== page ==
Winston Wenyan Ma
CFA & Esq., NYU School of Law Adjunct Professor; former Managing Director of CIC
Q&A with Winston Ma
The COVID-19 global pandemic has sent the global economy into a deep recession. Meanwhile, China and the U.S., the two powerhouses of digital economy, is accelerating the tech decoupling. Winston Wenyan Ma, author of The Hunt of Unicorns and former Managing Director, China Investment Corporation, answers questions on the role of asset owners in economic recovery to implications of China-U.S. decoupling.
Q: The COVID-19 pandemic has brought the global economy into a recession. One of the ways that economy can get back to sustainable growth is through investments from asset owners. How do you think these funds can play a role for economy to grow?
A: Asset owners have become a stabilizing force in the global capital markets for stocks and bonds because of their long investment time horizons and acceptance of long-term risk. Also, the asset owners are supporting their domestic economies directly. In North America, one sovereign fund with the management of pensions assets among its assigned tasks has taken on its superhero rescue mission. Dealing with the impact of the pandemic on the local economy, Caisse de Dépôt et Placement du Québec (CDPQ) in Québec, Canada has in early 2020 created a C$4 billion fund to support Quebec companies adversely affected by the coronavirus, whether or not they are in its portfolio. This program was quickly introduced to enable the recipient companies to survive the pandemic and underpin the recovery of the local economy.
Q: Previously you were the Managing Director and Head of the North America Office for the China Investment Corporation (CIC), China’s sovereign wealth fund, for 10 years. How have you seen the role of asset owners changed in the last decade?
A: The asset owners are the new, powerful venture capitalists. Their ample resources, long time horizon, as well as their need to diversify globally and by sector have helped to transform the investment world and, in particular, private VC markets for digital companies. Because of the large size of their investments, they are the “unicorn makers”. They have shaken off their traditional, passive investor roles and stepped into the vanguard of the digital transformation we are all living through. They have fostered the rise of the likes of Uber, Alibaba, Spotify and other transformative players in the digital economy, while providing their founders and business models the benefit of long-term capital.
Q: How has the global digital sharing economy evolved as a result of the pandemic?
A: The pandemic has provided a new catalyst for the global digital sharing economy. If we look at China for an example, the behaviour changes from the pandemic have led to sharing economy developments. Three years ago, China’s bike-sharing sector was booming, and start-ups crammed city streets with colourful two wheelers. The bubble burst in 2019, resulting in a wave of bankruptcies and huge bike graveyards. Now the COVID-19 pandemic is sparking a new enthusiasm for cycling in China, as people avoid buses and subways for fear of infection.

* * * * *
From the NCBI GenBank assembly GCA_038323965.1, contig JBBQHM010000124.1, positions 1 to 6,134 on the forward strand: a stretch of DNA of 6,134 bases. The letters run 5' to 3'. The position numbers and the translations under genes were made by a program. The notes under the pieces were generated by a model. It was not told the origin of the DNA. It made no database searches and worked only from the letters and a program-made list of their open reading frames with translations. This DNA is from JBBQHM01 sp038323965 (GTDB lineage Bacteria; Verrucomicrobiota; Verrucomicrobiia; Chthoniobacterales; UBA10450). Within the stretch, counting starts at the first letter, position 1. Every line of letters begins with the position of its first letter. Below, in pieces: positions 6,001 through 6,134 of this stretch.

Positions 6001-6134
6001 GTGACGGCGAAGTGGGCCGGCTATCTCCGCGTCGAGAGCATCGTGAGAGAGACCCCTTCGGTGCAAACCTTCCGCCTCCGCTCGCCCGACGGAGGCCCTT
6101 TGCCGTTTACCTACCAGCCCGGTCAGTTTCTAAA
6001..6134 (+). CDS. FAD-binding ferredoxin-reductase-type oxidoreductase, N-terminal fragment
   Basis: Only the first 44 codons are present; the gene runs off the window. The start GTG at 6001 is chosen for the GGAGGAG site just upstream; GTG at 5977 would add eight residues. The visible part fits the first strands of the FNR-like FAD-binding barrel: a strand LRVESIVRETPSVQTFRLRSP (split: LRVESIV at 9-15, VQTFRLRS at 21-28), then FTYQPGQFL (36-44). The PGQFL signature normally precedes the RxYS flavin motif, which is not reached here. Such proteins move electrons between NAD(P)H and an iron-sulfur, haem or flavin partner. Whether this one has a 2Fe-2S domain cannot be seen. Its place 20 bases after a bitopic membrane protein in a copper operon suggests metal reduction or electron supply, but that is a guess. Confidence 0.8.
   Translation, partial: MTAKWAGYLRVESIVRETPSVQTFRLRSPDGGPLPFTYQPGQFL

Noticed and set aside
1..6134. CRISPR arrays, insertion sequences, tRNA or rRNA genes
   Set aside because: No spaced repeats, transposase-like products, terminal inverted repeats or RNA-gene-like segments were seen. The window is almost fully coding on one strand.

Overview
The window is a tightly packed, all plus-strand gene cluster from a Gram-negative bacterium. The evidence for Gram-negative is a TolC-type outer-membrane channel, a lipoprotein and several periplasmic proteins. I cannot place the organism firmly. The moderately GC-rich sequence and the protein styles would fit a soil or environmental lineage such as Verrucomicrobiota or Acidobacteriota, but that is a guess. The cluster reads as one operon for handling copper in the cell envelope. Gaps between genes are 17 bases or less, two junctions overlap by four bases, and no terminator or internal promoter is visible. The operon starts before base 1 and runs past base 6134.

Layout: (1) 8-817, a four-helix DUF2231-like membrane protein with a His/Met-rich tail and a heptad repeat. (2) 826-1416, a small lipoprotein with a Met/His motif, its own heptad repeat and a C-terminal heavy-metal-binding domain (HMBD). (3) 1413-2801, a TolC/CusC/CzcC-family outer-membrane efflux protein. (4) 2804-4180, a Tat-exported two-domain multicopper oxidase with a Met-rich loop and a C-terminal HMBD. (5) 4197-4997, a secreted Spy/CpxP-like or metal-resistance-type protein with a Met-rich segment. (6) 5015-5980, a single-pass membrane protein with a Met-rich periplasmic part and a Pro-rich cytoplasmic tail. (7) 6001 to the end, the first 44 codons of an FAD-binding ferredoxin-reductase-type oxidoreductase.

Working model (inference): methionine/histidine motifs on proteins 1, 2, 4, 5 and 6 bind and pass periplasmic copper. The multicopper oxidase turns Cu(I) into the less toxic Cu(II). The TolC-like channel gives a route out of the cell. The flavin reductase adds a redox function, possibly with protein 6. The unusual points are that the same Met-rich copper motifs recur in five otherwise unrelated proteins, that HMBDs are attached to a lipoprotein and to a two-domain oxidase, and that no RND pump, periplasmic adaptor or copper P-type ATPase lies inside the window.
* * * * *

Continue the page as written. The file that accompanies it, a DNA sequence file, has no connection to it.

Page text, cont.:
Q: With China and the US being two powerhouses in the digital economy, what are the risks and implications of them going head to head?
A: True, a US-China tech decoupling is real and accelerating. Hence the digital economy is in a vital conflict and crisis: the global tech world, and together with at least part of the world economy, is now fractured into two – and potentially more. Thus, the fundamental risk is a potentially “fragmented” cyberspace. The biggest loser is the next billion users from emerging markets, as the global tech tensions will slow down internet connectivity to close off half of the world population who are not even linked to the internet yet. And by the time they are online, the internet is no longer the same anymore. The cyberspace could become more of a patchwork of fiefs as varied as the visa policies that fragment world travel.
Winston Ma specialises in the global digital economy, cross-border investments, and multinational law and policy with a specific interest in the US-China relations. Ma spent 10 years as the Managing Director and Head of the North America Office for the China Investment Corporation (CIC), China’s sovereign wealth fund, where he made cross-border digital economy investments and sought out synergies between China and world markets. His latest book, The Hunt for Unicorns: How Sovereign Funds Are Reshaping Investment in the Digital Economy, will be released in mid-October 2020.
Winston will speak at Institutional Connect Virtual Forum this October.